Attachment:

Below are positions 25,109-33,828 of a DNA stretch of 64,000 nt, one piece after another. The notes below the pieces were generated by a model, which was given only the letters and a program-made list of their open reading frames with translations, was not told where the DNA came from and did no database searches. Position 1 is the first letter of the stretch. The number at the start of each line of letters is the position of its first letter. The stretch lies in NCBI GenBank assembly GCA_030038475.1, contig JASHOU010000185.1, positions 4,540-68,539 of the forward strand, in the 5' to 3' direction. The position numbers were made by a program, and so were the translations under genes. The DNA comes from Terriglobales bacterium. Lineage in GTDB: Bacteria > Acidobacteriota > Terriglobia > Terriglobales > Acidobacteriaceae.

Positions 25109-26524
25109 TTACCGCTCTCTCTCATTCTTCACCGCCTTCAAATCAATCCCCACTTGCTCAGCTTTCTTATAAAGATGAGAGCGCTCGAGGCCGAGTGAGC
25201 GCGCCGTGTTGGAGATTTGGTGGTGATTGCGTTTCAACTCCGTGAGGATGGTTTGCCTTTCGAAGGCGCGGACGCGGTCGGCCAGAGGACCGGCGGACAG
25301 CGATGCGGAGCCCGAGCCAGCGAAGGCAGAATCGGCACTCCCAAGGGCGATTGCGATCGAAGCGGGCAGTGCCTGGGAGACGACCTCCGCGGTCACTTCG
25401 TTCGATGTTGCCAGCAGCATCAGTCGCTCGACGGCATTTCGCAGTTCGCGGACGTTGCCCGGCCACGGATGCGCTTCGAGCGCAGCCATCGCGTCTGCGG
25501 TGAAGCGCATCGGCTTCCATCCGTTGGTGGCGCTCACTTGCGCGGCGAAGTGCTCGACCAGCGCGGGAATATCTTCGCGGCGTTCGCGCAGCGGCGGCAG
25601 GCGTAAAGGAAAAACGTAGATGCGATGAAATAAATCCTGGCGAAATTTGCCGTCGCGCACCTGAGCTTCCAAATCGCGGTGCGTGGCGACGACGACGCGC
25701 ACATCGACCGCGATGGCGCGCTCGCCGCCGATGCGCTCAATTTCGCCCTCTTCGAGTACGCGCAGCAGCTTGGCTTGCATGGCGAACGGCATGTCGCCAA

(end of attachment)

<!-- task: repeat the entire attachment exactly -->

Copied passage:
Below are positions 25,109-33,828 of a DNA stretch of 64,000 nt, one piece after another. The notes below the pieces were generated by a model, which was given only the letters and a program-made list of their open reading frames with translations, was not told where the DNA came from and did no database searches. Position 1 is the first letter of the stretch. The number at the start of each line of letters is the position of its first letter. The stretch lies in NCBI GenBank assembly GCA_030038475.1, contig JASHOU010000185.1, positions 4,540-68,539 of the forward strand, in the 5' to 3' direction. The position numbers were made by a program, and so were the translations under genes. The DNA comes from Terriglobales bacterium. Lineage in GTDB: Bacteria > Acidobacteriota > Terriglobia > Terriglobales > Acidobacteriaceae.

Positions 25109-26524
25109 TTACCGCTCTCTCTCATTCTTCACCGCCTTCAAATCAATCCCCACTTGCTCAGCTTTCTTATAAAGATGAGAGCGCTCGAGGCCGAGTGAGC
25201 GCGCCGTGTTGGAGATTTGGTGGTGATTGCGTTTCAACTCCGTGAGGATGGTTTGCCTTTCGAAGGCGCGGACGCGGTCGGCCAGAGGACCGGCGGACAG
25301 CGATGCGGAGCCCGAGCCAGCGAAGGCAGAATCGGCACTCCCAAGGGCGATTGCGATCGAAGCGGGCAGTGCCTGGGAGACGACCTCCGCGGTCACTTCG
25401 TTCGATGTTGCCAGCAGCATCAGTCGCTCGACGGCATTTCGCAGTTCGCGGACGTTGCCCGGCCACGGATGCGCTTCGAGCGCAGCCATCGCGTCTGCGG
25501 TGAAGCGCATCGGCTTCCATCCGTTGGTGGCGCTCACTTGCGCGGCGAAGTGCTCGACCAGCGCGGGAATATCTTCGCGGCGTTCGCGCAGCGGCGGCAG
25601 GCGTAAAGGAAAAACGTAGATGCGATGAAATAAATCCTGGCGAAATTTGCCGTCGCGCACCTGAGCTTCCAAATCGCGGTGCGTGGCGACGACGACGCGC
25701 ACATCGACCGCGATGGCGCGCTCGCCGCCGATGCGCTCAATTTCGCCCTCTTCGAGTACGCGCAGCAGCTTGGCTTGCATGGCGAACGGCATGTCGCCAA